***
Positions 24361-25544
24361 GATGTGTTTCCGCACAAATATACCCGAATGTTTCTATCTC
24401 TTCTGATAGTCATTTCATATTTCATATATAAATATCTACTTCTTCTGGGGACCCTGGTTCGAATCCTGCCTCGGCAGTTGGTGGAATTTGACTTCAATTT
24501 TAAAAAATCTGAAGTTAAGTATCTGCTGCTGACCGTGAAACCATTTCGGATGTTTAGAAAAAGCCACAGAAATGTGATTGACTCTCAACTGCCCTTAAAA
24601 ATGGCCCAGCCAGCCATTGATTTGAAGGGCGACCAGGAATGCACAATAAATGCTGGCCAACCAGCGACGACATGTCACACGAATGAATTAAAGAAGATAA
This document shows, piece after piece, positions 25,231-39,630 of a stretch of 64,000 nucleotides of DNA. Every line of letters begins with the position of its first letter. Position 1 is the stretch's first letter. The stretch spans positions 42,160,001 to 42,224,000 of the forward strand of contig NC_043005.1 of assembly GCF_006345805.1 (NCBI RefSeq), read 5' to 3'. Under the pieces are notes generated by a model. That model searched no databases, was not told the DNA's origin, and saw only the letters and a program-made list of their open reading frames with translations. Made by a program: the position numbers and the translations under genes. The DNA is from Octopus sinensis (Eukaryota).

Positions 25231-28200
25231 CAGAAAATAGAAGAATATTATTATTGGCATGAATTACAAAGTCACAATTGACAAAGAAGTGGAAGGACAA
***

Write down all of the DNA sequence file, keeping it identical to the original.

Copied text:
Positions 24361-25544
24361 GATGTGTTTCCGCACAAATATACCCGAATGTTTCTATCTC
24401 TTCTGATAGTCATTTCATATTTCATATATAAATATCTACTTCTTCTGGGGACCCTGGTTCGAATCCTGCCTCGGCAGTTGGTGGAATTTGACTTCAATTT
24501 TAAAAAATCTGAAGTTAAGTATCTGCTGCTGACCGTGAAACCATTTCGGATGTTTAGAAAAAGCCACAGAAATGTGATTGACTCTCAACTGCCCTTAAAA
24601 ATGGCCCAGCCAGCCATTGATTTGAAGGGCGACCAGGAATGCACAATAAATGCTGGCCAACCAGCGACGACATGTCACACGAATGAATTAAAGAAGATAA
This document shows, piece after piece, positions 25,231-39,630 of a stretch of 64,000 nucleotides of DNA. Every line of letters begins with the position of its first letter. Position 1 is the stretch's first letter. The stretch spans positions 42,160,001 to 42,224,000 of the forward strand of contig NC_043005.1 of assembly GCF_006345805.1 (NCBI RefSeq), read 5' to 3'. Under the pieces are notes generated by a model. That model searched no databases, was not told the DNA's origin, and saw only the letters and a program-made list of their open reading frames with translations. Made by a program: the position numbers and the translations under genes. The DNA is from Octopus sinensis (Eukaryota).

Positions 25231-28200
25231 CAGAAAATAGAAGAATATTATTATTGGCATGAATTACAAAGTCACAATTGACAAAGAAGTGGAAGGACAA